July 2-15, Yogyakarta and Bali, INDONESIA
The 2012 ISSRPL explored the renewal of religious identity and identity claims in the context of Indonesia, a country with a Muslim majority but also historically one of great religious diversity. The transition to democracy in 1998 saw an opening of political space for the expression of multiple social interests based on ethnic, religious, and other identities, while at the same time weakening the authority of both the central government and the military. The combination of these two forces contributed to new trends such as more frequent conflicts between communities; the aspiration to implement shari’a at the local level, which was supported by some secular political parties; and the phenomenon of “religious radicalization.” New barriers between diverse, identity-based communities–as well as within such communities–arose, posing challenges for the creation of a civil, pluralist democracy.
Indonesia is not alone in witnessing the rise of identity politics. In many parts of the world, including in Europe and the United States, the old 19th- and 20th-century political ideologies seem to be receding, as identity becomes the new determinant of politics and the economy. Multiple and new actors, often divided and mobilized on the basis of their identity claims (including prominently, religious ones), compete in the common public sphere, asserting alternative visions of politics and society.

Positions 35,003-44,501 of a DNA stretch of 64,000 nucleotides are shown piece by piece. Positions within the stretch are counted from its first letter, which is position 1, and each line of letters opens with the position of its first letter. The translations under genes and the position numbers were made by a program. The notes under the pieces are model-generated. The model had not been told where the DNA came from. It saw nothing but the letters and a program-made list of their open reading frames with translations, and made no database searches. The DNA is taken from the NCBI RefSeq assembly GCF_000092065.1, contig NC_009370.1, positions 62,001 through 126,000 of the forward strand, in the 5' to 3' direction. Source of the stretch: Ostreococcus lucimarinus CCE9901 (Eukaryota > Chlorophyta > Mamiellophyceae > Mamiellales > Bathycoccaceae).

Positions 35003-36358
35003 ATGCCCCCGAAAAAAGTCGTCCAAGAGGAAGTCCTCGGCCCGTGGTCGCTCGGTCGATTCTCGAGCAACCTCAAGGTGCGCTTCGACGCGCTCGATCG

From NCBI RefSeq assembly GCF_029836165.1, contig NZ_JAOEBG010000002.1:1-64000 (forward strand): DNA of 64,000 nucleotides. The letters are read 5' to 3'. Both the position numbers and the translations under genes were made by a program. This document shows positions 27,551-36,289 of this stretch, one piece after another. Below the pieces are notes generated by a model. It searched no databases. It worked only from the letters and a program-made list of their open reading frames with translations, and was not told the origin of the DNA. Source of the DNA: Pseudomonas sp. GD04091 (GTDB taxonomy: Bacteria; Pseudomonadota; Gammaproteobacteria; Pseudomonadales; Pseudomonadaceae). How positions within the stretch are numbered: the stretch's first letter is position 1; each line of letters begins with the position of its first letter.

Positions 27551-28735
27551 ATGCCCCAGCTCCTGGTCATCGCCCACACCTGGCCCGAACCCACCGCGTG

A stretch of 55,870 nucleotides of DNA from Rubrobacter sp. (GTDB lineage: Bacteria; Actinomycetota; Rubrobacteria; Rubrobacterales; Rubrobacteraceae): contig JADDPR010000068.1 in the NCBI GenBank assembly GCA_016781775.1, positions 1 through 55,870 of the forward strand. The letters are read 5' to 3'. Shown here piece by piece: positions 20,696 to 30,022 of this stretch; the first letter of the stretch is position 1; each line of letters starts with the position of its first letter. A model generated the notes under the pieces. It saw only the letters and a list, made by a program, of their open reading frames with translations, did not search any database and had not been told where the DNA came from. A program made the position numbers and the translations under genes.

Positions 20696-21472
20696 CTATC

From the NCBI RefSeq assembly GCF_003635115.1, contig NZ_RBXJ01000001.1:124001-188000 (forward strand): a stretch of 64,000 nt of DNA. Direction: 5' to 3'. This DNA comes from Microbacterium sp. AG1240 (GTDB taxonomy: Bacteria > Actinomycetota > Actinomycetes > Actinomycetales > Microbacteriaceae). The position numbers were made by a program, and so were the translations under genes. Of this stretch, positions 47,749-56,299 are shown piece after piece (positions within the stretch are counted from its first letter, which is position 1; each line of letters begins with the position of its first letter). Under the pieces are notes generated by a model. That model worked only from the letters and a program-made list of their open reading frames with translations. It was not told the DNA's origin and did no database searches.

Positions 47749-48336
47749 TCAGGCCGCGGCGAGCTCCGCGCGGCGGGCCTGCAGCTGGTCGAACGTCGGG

“Our differences are our wealth. We have to cross over our boundaries sometimes but that does not mean we are removing our boundaries.”
The 2012 ISSRPL was located in two very diverse places in Indonesia: Yogyakarta, where Muslims are a majority but where other religions also have a strong presence; and Bali, where Hindus are a majority. Comparing and contrasting these different locales allowed participants to reflect on the issues of religious identity using both the Indonesian experience and that of the participants from many different countries.
2012 Local Hosts: Indonesian Consortium for Religious Studies and the Center for Religious and Cross Cultural Studies, Graduate School Gadjah Mada University, Yogyakarta, Indonesia